The Sandra Bullock Files is a series that looks at the films of Oscar-winning actress Sandra Bullock, all the way from her debut in 1987, to her two major 2018 releases, Ocean’s Eight and Bird Box.
Once an actor hits it big, the next few choices of his or her career are extremely important. Many actors have appeared in a blockbuster, only to make five bombs thereafter, effectively ending a career before it ever really began. Sandra could have appeared in another big action movie, but she did the right thing by switching genres for her next outing, and picking a project actually worthy of her talent that made us fall in love with her all over again. While You Were Sleeping, released in April 1995, gave Sandra her first chance to truly carry a movie, and she does so in every respect — to this day, it remains her best romantic comedy.
While it’s talky, schmaltzy, and fairly predictable, While You Were Sleeping is one of the few comedies Sandra has made where the movie mostly exists to showcase her charm. It has a cute story, about a token booth fare collector named Lucy who saves a handsome man Peter (Peter Gallagher), whom she’s fallen in love with but has never met, after he falls on the train tracks. He enters a coma, and the man’s family mistakenly thinks that Lucy is his fiancée. Surprising to her more than anyone, she becomes part of the tight-knit family. To complicate things further, she starts to develop feelings for Peter’s brother Jack (Bill Pullman).
While You Were Sleeping is breezy entertainment, complete with a genuinely fantastic cast. Not only is there Pullman, in his short-lived leading man phase in the mid-1990s, but there’s also Peter Boyle, Micole Mercurio (Sandra’s co-star in Wrestling Ernest Hemingway), Mary Poppins’ Glynis Johns, and the great Jack Warden, whose scenes with Sandra are particularly warm and comforting.
While there are many positive qualities to Sandra’s later romantic comedies, like Two Weeks Notice and The Proposal, nothing she’s done has felt as effortless as While You Were Sleeping. It’s not perfect by any means, and watching it today, it’s easier to be more cynical about the proceedings. Most annoying of all now is that occasionally awful music score that sounds like it was bought from the upbeat cliché shop. Lucy’s apartment friend Joe Jr. (Michael Rispoli) is used probably 200 percent more than he needs to be, and the amount of coincidences throughout the movie are staggering.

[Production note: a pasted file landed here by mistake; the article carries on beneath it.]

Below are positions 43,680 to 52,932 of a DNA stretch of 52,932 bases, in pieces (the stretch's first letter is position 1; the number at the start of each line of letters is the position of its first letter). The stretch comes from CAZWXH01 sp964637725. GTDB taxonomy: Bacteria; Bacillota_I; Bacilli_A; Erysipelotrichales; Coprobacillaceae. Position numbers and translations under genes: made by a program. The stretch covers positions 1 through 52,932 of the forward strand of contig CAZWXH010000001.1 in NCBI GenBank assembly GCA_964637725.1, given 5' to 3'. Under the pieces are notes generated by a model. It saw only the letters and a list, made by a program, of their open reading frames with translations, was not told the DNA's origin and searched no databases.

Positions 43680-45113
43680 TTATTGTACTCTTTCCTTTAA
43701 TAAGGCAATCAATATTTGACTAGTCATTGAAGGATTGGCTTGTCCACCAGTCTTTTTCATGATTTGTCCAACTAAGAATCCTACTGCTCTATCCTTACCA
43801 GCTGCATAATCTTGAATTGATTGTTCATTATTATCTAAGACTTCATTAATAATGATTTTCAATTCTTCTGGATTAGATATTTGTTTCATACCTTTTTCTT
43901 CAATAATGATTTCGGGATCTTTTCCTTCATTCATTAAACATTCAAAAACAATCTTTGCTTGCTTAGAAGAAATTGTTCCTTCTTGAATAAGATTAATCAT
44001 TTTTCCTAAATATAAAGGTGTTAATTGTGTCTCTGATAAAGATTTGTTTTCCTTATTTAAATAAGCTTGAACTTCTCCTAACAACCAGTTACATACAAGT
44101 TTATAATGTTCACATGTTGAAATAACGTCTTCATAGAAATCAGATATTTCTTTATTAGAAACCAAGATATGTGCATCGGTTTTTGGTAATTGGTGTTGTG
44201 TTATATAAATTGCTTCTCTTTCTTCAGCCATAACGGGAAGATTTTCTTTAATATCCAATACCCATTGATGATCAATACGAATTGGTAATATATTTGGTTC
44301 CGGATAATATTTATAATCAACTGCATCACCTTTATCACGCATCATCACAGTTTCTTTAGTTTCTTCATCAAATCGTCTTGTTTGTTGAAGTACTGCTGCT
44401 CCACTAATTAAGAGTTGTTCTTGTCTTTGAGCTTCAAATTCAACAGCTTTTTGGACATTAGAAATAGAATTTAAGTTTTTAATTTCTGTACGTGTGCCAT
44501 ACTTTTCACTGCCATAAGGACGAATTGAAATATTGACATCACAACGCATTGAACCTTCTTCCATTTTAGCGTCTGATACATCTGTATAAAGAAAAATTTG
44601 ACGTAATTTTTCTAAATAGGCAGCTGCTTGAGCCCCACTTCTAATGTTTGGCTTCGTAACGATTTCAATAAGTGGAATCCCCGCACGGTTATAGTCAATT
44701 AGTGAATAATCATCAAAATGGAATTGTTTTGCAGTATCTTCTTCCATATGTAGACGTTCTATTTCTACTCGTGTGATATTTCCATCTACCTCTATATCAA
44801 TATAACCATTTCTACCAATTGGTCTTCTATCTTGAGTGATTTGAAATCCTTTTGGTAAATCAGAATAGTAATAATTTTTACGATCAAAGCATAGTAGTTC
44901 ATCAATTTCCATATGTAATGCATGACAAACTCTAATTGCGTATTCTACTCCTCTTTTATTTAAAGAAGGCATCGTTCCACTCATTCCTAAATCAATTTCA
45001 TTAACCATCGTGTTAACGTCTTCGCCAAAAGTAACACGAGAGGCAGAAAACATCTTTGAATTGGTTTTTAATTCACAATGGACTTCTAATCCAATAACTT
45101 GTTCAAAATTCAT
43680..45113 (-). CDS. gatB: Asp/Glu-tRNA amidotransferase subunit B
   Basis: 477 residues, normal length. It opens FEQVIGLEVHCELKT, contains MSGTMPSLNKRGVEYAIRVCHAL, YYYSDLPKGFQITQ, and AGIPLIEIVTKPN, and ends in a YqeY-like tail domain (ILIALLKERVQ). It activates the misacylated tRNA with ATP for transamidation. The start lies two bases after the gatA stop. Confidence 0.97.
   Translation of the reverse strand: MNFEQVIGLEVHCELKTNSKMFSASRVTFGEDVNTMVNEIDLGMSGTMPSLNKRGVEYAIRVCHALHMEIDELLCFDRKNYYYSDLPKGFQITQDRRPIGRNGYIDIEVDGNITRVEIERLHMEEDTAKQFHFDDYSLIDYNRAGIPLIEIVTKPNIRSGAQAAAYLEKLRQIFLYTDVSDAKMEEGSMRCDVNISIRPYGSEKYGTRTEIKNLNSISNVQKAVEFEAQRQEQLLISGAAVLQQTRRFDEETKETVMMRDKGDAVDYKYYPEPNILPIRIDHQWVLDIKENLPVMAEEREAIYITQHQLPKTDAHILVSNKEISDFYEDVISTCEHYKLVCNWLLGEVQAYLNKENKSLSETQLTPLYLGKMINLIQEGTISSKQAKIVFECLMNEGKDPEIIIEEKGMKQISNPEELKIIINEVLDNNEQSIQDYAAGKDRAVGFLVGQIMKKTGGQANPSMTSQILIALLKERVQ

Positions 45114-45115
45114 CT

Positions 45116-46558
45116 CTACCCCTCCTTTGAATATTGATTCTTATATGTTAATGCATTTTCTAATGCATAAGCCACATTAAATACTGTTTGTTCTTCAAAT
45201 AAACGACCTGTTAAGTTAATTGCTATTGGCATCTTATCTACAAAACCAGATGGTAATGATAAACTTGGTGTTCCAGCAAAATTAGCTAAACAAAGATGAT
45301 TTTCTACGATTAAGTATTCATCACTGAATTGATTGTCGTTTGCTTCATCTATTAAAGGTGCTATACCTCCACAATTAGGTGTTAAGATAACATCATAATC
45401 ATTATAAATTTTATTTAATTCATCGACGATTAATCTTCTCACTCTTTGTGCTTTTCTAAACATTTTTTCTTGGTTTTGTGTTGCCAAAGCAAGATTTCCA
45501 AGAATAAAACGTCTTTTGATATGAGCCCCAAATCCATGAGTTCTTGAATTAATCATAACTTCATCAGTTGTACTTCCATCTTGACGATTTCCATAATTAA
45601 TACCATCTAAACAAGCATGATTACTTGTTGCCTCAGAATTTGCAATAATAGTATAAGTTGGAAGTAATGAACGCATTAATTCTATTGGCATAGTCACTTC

But if you want to turn off your brain for an hour and forty minutes, you could do a lot worse than While You Were Sleeping. It’s probably Sandra’s most likable movie, with one of her finest performances. This film marked her first of five Golden Globe nomination (she would go on to win in 2010 for her performance in The Blind Side), and it was also hugely popular, pulling in nearly $200 million worldwide. Julia Roberts turned the part of Lucy down, as did Demi Moore. Thank Heavens they did, because it’s difficult to look at this movie thinking of anyone but Sandra in the lead role. It’s her show for nearly two hours, and we wouldn’t want it any other way.
1995 turned out to be nearly as good a year for Sandra as 1994, as she made not one but two blockbuster hits. By the end of that summer, Sandra was an A-list megastar, and although Speed put her on the map, While You Were Sleeping pushed her into leading lady territory. By 1996 she was making $6 million for a supporting role in A Time to Kill, and in 1997, she earned a whopping 12.5 million for her Razzie-award-nominated turn in Speed 2: Cruise Control. But more on those movies in a bit.
For now, check out While You Were Sleeping. It’s one of the great warm-hearted entertainments of the 1990s.
Best Scene: Sandra reveals to the family at the wedding altar, finally, the truth.
Best Line: “I’ve had a really lousy Christmas, you’ve just managed to kill my New Year’s. If you come back on Easter, you can burn down my apartment.”
Along with her Golden Globe nomination, Sandra was also nominated for an American Comedy Award for Funniest Actress, and two MTV Movie Awards, for Best Female Performance and Most Desirable Female.
The original screenplay was about a woman in a coma and a man pretending to be her fiancé.
Nicole Kidman auditioned to play Lucy. While she didn’t get the part, she did end up beating Sandra at that year’s Golden Globes ceremony, winning Best Actress in a Comedy / Musical for Gus Van Sant’s To Die For. Of course she would also go on to co-star with Sandra in Practical Magic.